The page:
Northwell Health Marks “National Wear Red Day” to Raise Awareness About Women’s Risk for Heart Disease

Patient Charlotte Balsam (left) and cardiologist Sonia Henry, MD, at Northwell Health's National Wear Red Day event at the Sandra Atlas Bass Heart Hospital at North Shore University Hospital in Manhasset, NY.

To increase awareness about women’s risk for heart disease and prevention efforts, Northwell Health today took part in the national “Go Red for Women” campaign with a program and news conference at the Sandra Atlas Bass Heart Hospital at North Shore University Hospital. The event coincided with the American Heart Association’s (AHA) annual National Wear Red Day to show support for women’s heart health. 

Heart disease is the No. 1 killer of women in this country. Heart disease and stroke cause one in three deaths among women each year, according to the AHA – more than all cancers combined. However, cardiologists who spoke at the event noted that 80 percent of cardiac events may be preventable with education and lifestyle changes.

The event, which drew more than 150 Northwell employees, focused on gender differences regarding heart disease and risks among women. The program also delivered messages to empower women to make healthy lifestyle changes and how to reduce their risk of heart disease and stroke. To bring home the message home, an interactive health fair was held during the event, offering attendees blood pressure screenings, healthful cooking stations and discussions with nurses and other health care specialists about a range of wellness topics.

Committed to educating communities about ways to improve women’s heart health, Northwell Health is AHA’s “NYC Cities Go Red Sponsor” and the presenting sponsor for Long Island.

“For more than a decade the Go Red movement has made major strides in raising awareness about women and heart, yet too few women consider cardiac disease a major health concern,” said Stacey E. Rosen, MD, vice president of women's health, The Katz Institute for Women's Health at Northwell Health, and a member of AHA’s national Board of Directors.   

Dr. Rosen said between 1997 and 2012, there was a 26 percent increase in the number of women identifying heart disease as a leading cause of death. Citing the AHA, she also attributed the national Go Red movement to collectively in saving more than 670,000 women’s lives.

“For women it is important to understand that the symptoms of heart disease may be different than in men,” said Sonia Henry, MD, medical director of echocardiography at the Sandra Atlas Bass Heart Hospital at North Shore University Hospital. “Women are less likely to have typical chest pain and may have other symptoms like back pain, abdominal pain, excessive fatigue or nausea as their first sign of heart disease. Women should know that it is important not to delay seeking immediate treatment.”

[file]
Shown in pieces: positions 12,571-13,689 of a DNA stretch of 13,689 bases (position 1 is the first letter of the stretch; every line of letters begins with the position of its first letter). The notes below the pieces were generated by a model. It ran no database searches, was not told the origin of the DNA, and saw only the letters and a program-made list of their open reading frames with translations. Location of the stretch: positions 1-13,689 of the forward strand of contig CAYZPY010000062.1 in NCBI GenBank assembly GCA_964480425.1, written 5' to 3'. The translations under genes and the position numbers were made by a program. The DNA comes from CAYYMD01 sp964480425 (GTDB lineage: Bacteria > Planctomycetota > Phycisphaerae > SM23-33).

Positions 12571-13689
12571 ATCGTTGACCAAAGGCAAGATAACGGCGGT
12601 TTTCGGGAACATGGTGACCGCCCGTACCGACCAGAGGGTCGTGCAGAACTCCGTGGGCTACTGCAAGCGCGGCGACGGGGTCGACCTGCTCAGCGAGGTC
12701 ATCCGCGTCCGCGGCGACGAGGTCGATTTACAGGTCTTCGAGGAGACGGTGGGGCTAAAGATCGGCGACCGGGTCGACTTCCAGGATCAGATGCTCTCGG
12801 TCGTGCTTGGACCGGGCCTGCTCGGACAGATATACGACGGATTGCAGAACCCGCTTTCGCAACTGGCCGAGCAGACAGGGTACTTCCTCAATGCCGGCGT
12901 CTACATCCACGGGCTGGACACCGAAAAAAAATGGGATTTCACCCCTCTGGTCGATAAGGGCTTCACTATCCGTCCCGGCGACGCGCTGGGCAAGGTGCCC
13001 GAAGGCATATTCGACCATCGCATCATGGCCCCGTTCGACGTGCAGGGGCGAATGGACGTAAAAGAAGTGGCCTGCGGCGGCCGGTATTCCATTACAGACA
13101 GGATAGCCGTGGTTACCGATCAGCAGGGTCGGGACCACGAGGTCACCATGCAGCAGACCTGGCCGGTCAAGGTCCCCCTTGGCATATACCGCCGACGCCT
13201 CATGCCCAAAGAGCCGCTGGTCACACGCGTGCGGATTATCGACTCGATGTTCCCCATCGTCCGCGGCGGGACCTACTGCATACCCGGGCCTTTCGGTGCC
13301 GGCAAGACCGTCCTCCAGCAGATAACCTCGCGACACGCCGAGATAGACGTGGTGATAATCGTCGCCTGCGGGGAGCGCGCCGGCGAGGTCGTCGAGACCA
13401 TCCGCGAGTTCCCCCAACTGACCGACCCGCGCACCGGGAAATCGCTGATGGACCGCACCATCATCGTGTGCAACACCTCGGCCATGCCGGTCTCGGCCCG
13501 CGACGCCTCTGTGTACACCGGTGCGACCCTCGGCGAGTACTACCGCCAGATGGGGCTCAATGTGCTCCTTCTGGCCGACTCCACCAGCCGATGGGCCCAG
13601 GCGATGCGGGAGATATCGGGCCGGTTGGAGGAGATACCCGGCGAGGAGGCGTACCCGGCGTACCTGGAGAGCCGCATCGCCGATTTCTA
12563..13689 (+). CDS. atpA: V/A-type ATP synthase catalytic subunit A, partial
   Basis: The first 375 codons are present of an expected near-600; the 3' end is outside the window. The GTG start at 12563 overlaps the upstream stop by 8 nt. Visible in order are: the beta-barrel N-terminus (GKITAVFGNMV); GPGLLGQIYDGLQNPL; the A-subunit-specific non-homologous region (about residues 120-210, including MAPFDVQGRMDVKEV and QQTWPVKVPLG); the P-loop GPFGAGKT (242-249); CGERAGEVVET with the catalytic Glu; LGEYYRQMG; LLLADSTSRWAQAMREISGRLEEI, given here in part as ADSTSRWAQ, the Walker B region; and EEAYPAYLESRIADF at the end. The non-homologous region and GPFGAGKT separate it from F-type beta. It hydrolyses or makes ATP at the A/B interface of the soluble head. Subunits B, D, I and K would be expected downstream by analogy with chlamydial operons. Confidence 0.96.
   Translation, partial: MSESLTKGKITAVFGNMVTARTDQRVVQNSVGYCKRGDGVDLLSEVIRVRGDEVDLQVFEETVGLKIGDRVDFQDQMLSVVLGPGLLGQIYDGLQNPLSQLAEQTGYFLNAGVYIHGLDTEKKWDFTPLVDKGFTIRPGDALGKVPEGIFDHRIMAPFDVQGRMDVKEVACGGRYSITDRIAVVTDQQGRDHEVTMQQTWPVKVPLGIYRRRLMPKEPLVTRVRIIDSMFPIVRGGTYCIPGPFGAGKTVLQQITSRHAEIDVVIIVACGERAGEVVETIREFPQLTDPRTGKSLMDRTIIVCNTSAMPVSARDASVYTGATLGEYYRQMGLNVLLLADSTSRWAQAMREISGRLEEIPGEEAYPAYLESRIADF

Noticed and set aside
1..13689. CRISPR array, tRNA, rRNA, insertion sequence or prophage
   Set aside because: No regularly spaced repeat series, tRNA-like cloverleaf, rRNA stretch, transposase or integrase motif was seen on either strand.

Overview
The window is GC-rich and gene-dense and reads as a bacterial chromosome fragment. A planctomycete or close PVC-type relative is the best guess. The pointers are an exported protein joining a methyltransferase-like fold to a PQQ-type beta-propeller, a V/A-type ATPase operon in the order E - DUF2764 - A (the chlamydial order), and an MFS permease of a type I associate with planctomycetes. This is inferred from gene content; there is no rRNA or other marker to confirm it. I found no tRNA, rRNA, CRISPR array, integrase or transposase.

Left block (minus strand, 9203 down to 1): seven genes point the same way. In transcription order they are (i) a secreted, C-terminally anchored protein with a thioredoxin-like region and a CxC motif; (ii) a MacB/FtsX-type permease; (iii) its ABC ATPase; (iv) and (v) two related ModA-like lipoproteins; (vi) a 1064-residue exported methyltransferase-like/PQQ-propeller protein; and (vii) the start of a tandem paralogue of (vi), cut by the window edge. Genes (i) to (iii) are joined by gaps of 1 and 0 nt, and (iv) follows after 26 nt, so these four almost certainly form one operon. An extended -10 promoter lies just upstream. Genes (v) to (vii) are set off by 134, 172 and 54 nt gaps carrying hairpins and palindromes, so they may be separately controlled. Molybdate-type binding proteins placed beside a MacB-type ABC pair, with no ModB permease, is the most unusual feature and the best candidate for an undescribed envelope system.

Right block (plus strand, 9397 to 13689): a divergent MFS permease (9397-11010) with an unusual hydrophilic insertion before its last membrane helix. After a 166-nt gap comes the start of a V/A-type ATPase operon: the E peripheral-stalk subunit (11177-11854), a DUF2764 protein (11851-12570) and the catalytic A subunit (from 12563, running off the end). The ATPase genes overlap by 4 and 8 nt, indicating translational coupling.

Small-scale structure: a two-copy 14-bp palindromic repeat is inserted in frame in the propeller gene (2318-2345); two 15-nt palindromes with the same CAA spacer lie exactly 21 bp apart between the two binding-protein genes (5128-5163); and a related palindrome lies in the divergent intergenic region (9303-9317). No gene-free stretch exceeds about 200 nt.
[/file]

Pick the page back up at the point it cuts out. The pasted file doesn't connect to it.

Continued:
During the program, Charlotte Balsam, 76, a heart disease survivor from Floral Park, shared a story about experiencing perplexing stomach pains and some shortness of breath after traveling to Israel with her family about a year and a half ago. “When I returned home I went to a number of doctors and underwent numerous tests,” explained the grandmother of six and former New York City high school teacher.  

Ms. Balsam’s was referred to Dr. Henry – the last doctor she sought out. Based on Ms. Balsam’s symptoms and strong family history of cardiac disease on her paternal side, Dr. Henry ordered cardiac tests to diagnose blocked or narrow heart arteries. It revealed her patient had two blocked coronary arteries and needed a procedure to prop open the arteries and restore normal blood flow.

Barry Kaplan, MD, co-director of the Heart Hospital, performed angioplasty, or cardiac stenting, which required an overnight stay for Ms. Balsam. “The stents saved me from an eventual heart attack and I am grateful to the doctors and staff at North Shore for their compassion and expertise,” she said. 

Ms. Balsam added that 10 months after her first heart procedure she experienced vague abdominal pains. She sought treatment from Dr. Henry and again needed a stent to unblock a heart artery. “Women tend to ignore symptoms,” said Ms. Balsam, adding, “Whatever your age, don’t ignore your symptoms.” 

“We know the Go Red for Women movement helps women live healthier lives,” Dr. Rosen said.  For example, Dr. Rosen said nearly 90 percent of the women involved in the campaign have made at least one healthy behavior change; more than one-third have lost weight, about 50 percent have stepped up their exercise and six out of 10 have changed their diets.  

 “Getting involved with Go Red for Women saves lives,” said Dr. Henry. “It encourages women to take charge of their heart health by identifying modifiable risk factors and by making small changes that are within their control, such as maintaining a healthy weight, exercising and not smoking.”

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About Northwell Health
Northwell Health is New York State’s largest health care provider and private employer, with 21 hospitals and over 550 outpatient facilities. We care for more than two million people annually in the metro New York area and beyond, thanks to philanthropic support from our communities. Our 61,000 employees – 15,000+ nurses and nearly 3,400 physicians, including nearly 2,700 members of Northwell Health Physician Partners -- are working to change health care for the better. We’re making breakthroughs in medicine at the Feinstein Institute. We're training the next generation of medical professionals at the visionary Hofstra Northwell School of Medicine and the School of Graduate Nursing and Physician Assistant Studies. And we offer health insurance through CareConnect. For information on our more than 100 medical specialties, visit

Betty Olt    
[email protected]